Isolated opposition voices have called for the president’s impeachment – indeed, one formal request was lodged this month. It will go nowhere. The reason is that Mr Lula da Silva still enjoys enormous support among the poor – by far the biggest group of Brazilian voters – and the opposition knows it. When former president Fernando Collor de Mello was ejected from the presidency in 1992 on charges of personal enrichment, the impetus for impeachment was driven by popular disgust at his playboy lifestyle. Mr Lula da Silva still has a political base of sufficient power to snuff out any impeachment proceedings at the outset.

The amounts of money diverted by the current scandal dwarf anything stolen by Mr Collor de Mello and the larger costs in terms of lost opportunities through stalled reforms – not to mention the dilution of democracy – are enormous. Nevertheless, as Brazilians say when crimes go unpunished, the scandal now looks certain to end in pizza.

Ore not

Anyone wondering how foreign investors view the three-month-old administration of Evo Morales, Bolivia’s leftist president, need look no further than the auction of El Mutún, an iron ore deposit in the country’s south-east. (Click here for one blogger’s perspective.)

El Mutún, with an estimated 40bn tonnes of ore, should be an attractive prospect. The auction was originally due for February but the Morales government called it off and last week rescheduled for May 20.

Ten international companies had originally expressed an interest, including CVRD of Brazil, Rio Tinto, the Anglo-Australian miner, and Teck Cominco of Canada.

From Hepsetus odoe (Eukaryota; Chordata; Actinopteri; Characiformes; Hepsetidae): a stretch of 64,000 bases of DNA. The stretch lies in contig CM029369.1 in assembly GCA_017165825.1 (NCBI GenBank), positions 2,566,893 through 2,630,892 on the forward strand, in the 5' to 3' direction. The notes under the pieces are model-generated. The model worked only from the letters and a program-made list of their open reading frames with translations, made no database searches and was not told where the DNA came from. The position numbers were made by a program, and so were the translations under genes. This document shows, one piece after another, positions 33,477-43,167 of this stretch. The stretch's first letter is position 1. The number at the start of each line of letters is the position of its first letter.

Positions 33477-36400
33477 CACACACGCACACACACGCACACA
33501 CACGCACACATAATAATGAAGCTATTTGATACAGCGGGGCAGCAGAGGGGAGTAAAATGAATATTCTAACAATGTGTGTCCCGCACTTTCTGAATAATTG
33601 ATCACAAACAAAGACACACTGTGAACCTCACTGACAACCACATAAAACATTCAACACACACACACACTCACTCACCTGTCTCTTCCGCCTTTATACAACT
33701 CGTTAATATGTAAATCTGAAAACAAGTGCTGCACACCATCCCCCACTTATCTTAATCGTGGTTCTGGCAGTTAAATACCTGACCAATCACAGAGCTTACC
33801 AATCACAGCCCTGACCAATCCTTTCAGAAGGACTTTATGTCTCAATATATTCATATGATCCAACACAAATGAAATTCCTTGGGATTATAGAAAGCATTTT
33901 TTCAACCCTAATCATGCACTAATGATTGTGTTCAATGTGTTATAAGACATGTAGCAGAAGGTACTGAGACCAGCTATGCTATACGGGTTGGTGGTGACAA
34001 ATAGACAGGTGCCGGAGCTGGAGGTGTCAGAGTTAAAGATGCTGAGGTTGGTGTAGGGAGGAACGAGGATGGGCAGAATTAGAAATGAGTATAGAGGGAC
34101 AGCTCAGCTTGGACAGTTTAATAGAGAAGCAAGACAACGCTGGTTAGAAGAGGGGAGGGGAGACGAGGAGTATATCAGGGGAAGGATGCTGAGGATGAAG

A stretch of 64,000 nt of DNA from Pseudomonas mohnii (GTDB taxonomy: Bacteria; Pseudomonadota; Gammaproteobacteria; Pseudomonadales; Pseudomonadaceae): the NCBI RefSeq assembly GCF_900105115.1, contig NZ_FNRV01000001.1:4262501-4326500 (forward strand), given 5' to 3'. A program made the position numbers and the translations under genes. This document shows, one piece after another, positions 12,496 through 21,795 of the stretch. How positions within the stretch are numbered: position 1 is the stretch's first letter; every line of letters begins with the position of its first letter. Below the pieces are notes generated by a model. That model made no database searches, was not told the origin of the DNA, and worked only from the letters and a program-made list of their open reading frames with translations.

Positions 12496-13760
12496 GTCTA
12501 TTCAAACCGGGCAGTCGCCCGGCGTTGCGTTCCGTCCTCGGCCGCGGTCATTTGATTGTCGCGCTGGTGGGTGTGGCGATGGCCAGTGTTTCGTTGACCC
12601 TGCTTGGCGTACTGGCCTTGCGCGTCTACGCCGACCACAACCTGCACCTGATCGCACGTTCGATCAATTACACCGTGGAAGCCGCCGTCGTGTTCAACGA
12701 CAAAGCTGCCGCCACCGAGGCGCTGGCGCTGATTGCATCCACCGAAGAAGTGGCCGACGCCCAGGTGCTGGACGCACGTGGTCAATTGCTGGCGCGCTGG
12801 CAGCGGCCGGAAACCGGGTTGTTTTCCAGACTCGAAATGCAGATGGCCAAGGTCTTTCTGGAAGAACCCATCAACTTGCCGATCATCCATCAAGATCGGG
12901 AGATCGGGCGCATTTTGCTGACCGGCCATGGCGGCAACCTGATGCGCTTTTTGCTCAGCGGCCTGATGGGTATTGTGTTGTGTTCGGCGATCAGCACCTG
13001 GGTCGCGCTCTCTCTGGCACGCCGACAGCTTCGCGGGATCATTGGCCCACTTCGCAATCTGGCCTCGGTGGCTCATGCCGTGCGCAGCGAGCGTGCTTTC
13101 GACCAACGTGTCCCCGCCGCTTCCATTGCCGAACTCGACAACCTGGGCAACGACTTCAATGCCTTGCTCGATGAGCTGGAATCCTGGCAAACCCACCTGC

This time around, none of those giants put its name forward and only five companies said they wanted the concession.

Five became four when Shandong Luneng of China withdrew. Four almost certainly became three last week after the government first ordered EBX of Brazil to halt work on a pig iron project in Puerto Suarez on Bolivia’s south-eastern border with Brazil, then ordered the company out of the country.

EBX clearly thought it had secured the necessary paperwork for the project. But the government said it had breached environmental law and, rather than negotiate, simply kicked the company out. In a characteristic outburst, Mr Morales warned he would expel any company that breached Bolivian law.

Locals are desperate for the jobs the EBX project would bring – so desperate, that when three government ministers came to break the news they were briefly kidnapped and had to be freed by security forces.

The government’s clumsy response is typical of an administration whose relations with big foreign investors in the gas industry have gone rotten. Despite several announcements of impending agreements on new investment, none has materialised.

Mr Morales appears to be using hostility to international investors as a sop to dissidents on the left who want him to nationalise Lloyd Aero Boliviano, the hopelessly indebted airline.

Yet if Bolivia, South America’s poorest country, cannot secure fresh foreign investment it will be unable to tackle its worsening social problems.

Meanwhile, the government has announced it will buy a 5 per cent stake in Telesur, the Venezuelan-run regional TV channel. That may keep things sweet with Hugo Chávez, Mr Morales’s brother-in-arms in Caracas, but it shows an irrational and muddled set of priorities.

Too good to be true?

On Tuesday, the lower house of Mexico’s Congress is due to vote on a bill that would go a long way to providing the country with an effective anti-trust body.

The proposal would give the Federal Competition Commission, Mexico’s competition watchdog, adequate tools to stop companies flouting the law.

Among other powers, the CFC would be able to impose substantially higher fines (four times higher than now), while individuals and companies would be encouraged via an anonymity programme to denounce unfair competition. In extreme cases, the CFC would have the power to force companies to break up.